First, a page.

Contests During Covid: How Competitive Spirit Continues on!


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Contests now use virtual conferencing to operate during the pandemic. It may sound convenient, but it comes with risks, including that it’s easier for participants to use the internet to cheat.

Eric Feng, Staff Writer

With the pandemic comes many changes. Changes to college admissions, how we go to school, how we socialize, how we play sports, and how we compete in contests. Despite not being able to host in-person contests, different organizations have been putting together tournaments like History Bowl Nationals, the ERIS quiz bowl tournament, Science Olympiad, and USABO.

Particularly for Science Olympiad, this year’s competition several differences from their contests in the pre pandemic era.

“Science Olympiad is running several different styles of tournaments this year. Jefferson’s team will be competing in MY Science Olympiad tournaments, which are run on an online testing platform created for Science Olympiad — it’s called Scilympiad. As with many other activities this year, our tournaments will be fully virtual,“ said sophomore Emma Cox, an officer of the Jefferson Science Olympiad club.

Most tournaments have decided to use an online platform to host contests. Students don’t worry as much about transportation, but organizers may face logistical issues when trying to monitor how participants are competing.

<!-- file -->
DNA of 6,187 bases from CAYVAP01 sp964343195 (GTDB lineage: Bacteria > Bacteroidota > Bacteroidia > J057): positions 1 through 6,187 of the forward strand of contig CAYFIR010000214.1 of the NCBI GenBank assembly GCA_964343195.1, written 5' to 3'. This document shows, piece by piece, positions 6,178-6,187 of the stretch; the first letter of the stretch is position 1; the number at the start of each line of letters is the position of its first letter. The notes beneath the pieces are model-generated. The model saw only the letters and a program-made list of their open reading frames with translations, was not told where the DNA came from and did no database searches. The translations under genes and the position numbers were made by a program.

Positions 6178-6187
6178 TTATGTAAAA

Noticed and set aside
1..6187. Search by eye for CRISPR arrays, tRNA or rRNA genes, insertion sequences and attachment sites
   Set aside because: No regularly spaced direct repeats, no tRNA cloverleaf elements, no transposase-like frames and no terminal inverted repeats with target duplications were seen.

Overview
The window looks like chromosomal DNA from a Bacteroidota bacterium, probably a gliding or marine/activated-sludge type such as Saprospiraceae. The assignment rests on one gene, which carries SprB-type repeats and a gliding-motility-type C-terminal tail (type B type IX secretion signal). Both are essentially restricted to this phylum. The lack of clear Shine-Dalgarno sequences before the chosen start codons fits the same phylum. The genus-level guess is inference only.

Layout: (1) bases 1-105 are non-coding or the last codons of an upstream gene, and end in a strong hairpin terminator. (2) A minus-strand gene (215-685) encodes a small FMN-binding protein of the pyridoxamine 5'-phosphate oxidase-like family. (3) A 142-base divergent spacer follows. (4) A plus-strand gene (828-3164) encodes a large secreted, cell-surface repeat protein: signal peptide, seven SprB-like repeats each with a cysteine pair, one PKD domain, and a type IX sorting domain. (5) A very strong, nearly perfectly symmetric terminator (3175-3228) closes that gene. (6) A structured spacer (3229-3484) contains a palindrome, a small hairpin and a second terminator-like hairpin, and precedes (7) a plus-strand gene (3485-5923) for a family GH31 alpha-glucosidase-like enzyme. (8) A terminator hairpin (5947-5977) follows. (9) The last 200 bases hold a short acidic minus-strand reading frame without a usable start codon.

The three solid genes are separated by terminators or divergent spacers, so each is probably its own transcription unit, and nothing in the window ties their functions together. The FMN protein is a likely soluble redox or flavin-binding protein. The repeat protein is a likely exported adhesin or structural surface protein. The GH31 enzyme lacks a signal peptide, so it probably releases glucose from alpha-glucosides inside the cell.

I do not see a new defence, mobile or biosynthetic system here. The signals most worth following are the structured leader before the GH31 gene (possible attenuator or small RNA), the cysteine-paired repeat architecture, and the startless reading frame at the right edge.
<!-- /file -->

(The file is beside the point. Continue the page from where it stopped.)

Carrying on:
“One positive that comes out from doing this is that we’re able to compete all across the country without spending a dime on transportation,” Cox said.

Students are also able to stay in the comfort of their home during contests, and the need to wake up early to travel long distances in a car ride is gone.

However, when a tournament is organized online, concerns about competitors’ integrity arise. Quiz Bowl in particular has a specific term for people who search up facts for answering problems: biking. If officials suspect that a participant has “biked”, your team might be disqualified from the tournament and that participant will suffer a permanent ban from all of the contests. This has become a serious problem, as one person in History Bowl Nationals was caught biking during many of the rounds. If one person cheats and wins rounds with an unfair advantage, the whole tournament bracket must be altered.

Working over the internet also creates difficulties when preparing for the contest.

“The contest is still in the same format but I believe communication between partners is made somewhat more difficult because of the lack of face-to-face interaction,” sophomore Abhinav Angirekula, a member of the Jefferson public forum debate team, said.

Despite what may seem like great changes in the academic competition system, students are still determined to do well and succeed in their respective areas.

“Regardless of whether we come back or stay virtual the entire year, I know that all of TJ’s wonderful academic teams will have an amazing time at each of their tournaments, and hopefully get some good experience that they can use in the future,”  Cox said.